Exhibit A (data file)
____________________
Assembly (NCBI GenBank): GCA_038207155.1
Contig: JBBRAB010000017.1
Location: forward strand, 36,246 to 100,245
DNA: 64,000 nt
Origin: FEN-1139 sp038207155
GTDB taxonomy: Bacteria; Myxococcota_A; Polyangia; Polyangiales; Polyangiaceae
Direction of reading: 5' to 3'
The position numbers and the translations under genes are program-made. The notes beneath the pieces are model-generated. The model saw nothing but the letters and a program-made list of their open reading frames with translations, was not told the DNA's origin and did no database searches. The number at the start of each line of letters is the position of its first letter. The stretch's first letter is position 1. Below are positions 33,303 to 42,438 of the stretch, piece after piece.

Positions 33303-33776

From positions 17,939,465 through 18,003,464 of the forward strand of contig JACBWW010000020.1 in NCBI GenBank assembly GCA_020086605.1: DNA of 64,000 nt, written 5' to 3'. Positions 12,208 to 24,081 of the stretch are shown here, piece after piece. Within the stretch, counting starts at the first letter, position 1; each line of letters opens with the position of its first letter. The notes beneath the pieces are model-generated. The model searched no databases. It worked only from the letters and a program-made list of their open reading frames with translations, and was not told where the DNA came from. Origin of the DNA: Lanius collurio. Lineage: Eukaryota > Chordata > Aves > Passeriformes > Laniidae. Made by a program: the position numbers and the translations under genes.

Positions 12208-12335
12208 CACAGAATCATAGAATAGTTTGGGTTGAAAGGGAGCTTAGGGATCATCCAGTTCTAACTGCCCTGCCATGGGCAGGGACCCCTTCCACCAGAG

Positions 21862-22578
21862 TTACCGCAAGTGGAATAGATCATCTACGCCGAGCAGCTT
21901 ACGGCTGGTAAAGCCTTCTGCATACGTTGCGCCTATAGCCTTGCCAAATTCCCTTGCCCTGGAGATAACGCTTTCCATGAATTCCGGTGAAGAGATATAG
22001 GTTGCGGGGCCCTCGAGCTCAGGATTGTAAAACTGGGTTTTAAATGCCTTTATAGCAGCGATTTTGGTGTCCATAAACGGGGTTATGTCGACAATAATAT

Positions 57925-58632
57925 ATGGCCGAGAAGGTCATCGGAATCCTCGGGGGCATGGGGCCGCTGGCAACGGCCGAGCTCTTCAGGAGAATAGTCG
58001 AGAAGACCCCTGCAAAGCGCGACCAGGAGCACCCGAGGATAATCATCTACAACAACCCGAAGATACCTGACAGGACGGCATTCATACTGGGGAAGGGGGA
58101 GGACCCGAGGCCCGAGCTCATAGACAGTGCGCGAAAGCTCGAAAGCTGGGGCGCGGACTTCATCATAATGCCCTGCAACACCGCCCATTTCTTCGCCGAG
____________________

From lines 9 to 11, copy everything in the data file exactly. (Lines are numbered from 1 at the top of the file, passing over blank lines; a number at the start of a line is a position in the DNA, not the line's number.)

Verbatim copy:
Positions 33303-33776

From positions 17,939,465 through 18,003,464 of the forward strand of contig JACBWW010000020.1 in NCBI GenBank assembly GCA_020086605.1: DNA of 64,000 nt, written 5' to 3'. Positions 12,208 to 24,081 of the stretch are shown here, piece after piece. Within the stretch, counting starts at the first letter, position 1; each line of letters opens with the position of its first letter. The notes beneath the pieces are model-generated. The model searched no databases. It worked only from the letters and a program-made list of their open reading frames with translations, and was not told where the DNA came from. Origin of the DNA: Lanius collurio. Lineage: Eukaryota > Chordata > Aves > Passeriformes > Laniidae. Made by a program: the position numbers and the translations under genes.

Positions 12208-12335